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Towards Gender-Blind Casting: Conversion Therapist Writer/Director Bears Fonte on Trans Performers

Conversion Therapist

On June 12th, 2016, I woke up to coverage of the Pulse nightclub shooting and felt my heart being ripped out. Even worse, I was due to moderate a Q&A of the Sandy Hook shooting documentary Newtown that night. What world were we living in? In the aftermath of Pulse, I couldn’t believe the bigotry of certain “ministers” who did more than hint that they believed the terrorist had done the world a favor. Roger Jimenez, a Sacramento preacher, said in a sermon to his parishioners, “The tragedy is that more of them didn’t die… I’m kind of upset that he didn’t finish the job!” Unfortunately, he was not alone.

I dug up an old, revenge-motivated script that I had never solved and poured my anger into it. In Conversion Therapist, a pansexual, polyamorous trio kidnap a bigoted conversion therapist and torture him until he sees the light. Justine is the ringleader of the polyamorous trio, vindictive and loving at the same time. Many writers put themselves in their scripts, so I split myself into two, Justine and Salina, with Justine taking on all my vengeance; Salina a trans woman who had been sent to conversion therapy before her transition by her parents. As I was working on it, I realized that I wasn’t going to be able to bring it into the world and honestly discuss the story with the actors, crew and audiences without first being honest about myself. For the past thirty years of my life I’ve hated my body. I didn’t know the term gender dysphoria in high school, but I knew I felt more comfortable hanging with the girls than trying to “be one of the boys.” Conversion Therapist became an opportunity for me to discuss these feelings with those around me, slowly, and then publicly.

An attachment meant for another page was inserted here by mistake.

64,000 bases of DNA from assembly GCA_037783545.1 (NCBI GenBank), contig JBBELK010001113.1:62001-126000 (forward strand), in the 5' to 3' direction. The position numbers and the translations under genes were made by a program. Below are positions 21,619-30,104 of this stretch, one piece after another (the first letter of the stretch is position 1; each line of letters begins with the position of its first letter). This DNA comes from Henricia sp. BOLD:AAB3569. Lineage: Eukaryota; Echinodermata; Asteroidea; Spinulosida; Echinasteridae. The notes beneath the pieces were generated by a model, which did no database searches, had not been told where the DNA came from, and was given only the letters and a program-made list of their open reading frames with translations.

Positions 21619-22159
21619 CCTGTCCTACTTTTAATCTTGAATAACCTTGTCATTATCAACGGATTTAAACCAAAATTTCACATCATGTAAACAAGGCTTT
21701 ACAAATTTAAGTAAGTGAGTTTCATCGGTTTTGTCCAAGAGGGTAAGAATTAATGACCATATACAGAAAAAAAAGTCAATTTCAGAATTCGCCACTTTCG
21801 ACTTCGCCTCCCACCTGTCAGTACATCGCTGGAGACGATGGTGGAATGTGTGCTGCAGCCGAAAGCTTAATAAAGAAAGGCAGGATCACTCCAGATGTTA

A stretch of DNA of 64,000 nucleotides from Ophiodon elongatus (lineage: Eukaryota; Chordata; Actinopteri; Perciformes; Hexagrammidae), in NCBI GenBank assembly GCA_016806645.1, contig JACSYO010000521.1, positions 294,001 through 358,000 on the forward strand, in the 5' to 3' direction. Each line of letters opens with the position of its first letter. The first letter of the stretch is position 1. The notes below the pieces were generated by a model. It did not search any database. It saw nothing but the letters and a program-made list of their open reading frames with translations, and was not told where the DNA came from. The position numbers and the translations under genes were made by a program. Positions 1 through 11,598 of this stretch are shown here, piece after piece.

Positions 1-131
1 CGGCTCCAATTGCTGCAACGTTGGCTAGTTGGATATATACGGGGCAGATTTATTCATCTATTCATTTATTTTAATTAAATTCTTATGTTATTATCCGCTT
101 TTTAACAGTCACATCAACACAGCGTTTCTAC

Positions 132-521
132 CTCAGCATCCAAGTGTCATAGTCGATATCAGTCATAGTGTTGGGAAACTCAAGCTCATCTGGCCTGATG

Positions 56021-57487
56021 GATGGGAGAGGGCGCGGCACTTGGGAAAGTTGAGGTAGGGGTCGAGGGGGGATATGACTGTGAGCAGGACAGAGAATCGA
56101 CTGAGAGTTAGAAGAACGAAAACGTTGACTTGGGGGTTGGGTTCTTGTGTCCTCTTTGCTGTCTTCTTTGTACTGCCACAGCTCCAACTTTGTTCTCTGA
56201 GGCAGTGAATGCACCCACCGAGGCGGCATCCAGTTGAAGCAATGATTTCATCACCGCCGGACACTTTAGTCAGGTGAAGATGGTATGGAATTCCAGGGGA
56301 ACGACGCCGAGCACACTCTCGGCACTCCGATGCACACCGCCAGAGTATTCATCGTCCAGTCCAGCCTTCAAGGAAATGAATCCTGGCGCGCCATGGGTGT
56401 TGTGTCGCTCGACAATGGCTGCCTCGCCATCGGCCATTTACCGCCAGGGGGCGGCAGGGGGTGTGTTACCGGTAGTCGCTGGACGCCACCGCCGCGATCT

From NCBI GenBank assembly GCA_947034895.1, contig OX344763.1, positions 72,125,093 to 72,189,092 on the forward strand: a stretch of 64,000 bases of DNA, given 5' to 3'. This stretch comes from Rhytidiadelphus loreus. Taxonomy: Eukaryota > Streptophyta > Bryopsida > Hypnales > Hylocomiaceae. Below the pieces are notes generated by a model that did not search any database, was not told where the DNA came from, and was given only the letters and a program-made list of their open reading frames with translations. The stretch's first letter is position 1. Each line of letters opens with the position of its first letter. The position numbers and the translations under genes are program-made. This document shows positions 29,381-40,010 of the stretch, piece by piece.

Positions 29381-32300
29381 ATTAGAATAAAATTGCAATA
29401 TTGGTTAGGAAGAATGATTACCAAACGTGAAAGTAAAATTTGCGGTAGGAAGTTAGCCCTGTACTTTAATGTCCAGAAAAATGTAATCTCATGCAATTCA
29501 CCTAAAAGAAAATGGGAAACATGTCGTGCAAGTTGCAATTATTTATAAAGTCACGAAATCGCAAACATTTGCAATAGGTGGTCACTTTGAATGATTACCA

Sara Fletcher—who plays Justine, the lead in the film—has always been my go-to actress. She starred in my feature iCrime, and in the three shorts I’ve done since. As I was writing role after role for Sara, I realized she was more than my artistic muse—she gave me an outlet to explore a side of myself I was not able to in my day-to-day life. She was my creative avatar, and I was writing myself as her under these circumstances. Sara became the first person I confided in about how I felt inside, and I don’t think I could have come out to anyone else without her support and love. Conversion Therapist became my ticking clock to reveal myself to the world. Of course, having to do a crowdfunding campaign to finish the film gave me a deadline. Launching the Kickstarter would be the day I came out to the world as transgender.

A filmmaker has to realize they are on the front line at festivals, represent these issues as they represent their film, understand what is “in play” with their film and be ready to defend it. For my film, in addition to conversion therapy, I know the discussion will be about my own journey and the character of Salina, on whom the entire plot hinges. The most important thing about making any film is casting—you can’t fix that in post. With Conversation Therapist, this was especially important; I refused to cast a non-trans actress. Films and series like Transamerica, The Danish Girl and Transparent have been great for trans-visibility, but the casting of cisgender actors in these roles has been increasingly offensive to the trans community. Transgender actors should be able to tell their own stories.  

Just a few weeks ago, news broke that Scarlett Johansson would be portraying mob-connected massage parlor impresario Dante “Tex” Gill, appropriating another important trans character for her own, I guess, pursuit of an Oscar. For years, Gill lived, worked and dressed as a man and asked to be referred to as “Mr. Gill.” Johansson’s rep provided this retort to Bustle from the actress herself: “Tell them that they can be directed to Jeffrey Tambor, Jared Leto, and Felicity Huffman’s reps for comment.” This follows particularly disappointing writing in the original announcement from outlets like Deadline that referred to the film as being about Jean Marie Gill, instead of his chosen name, (a name even his transphobic obituary used, and misgendered Gill throughout the article. The misguided belief that transgender roles are acting challenges reinforces the notions that trans women are really just “men who want to play dress up,” or that trans men are women just masquerading in pursuit of fame and fortune. It is damaging to the identity of the community because it undercuts its very truth. Fortunately, someone talked some sense into ScarJo, and she pulled out of the project, but the fact that it she had been offered the role in the first place, the invalidating language of the articles about the film, and the possibility that without a ‘name’ star the project might not happen shows Hollywood has a long way to go.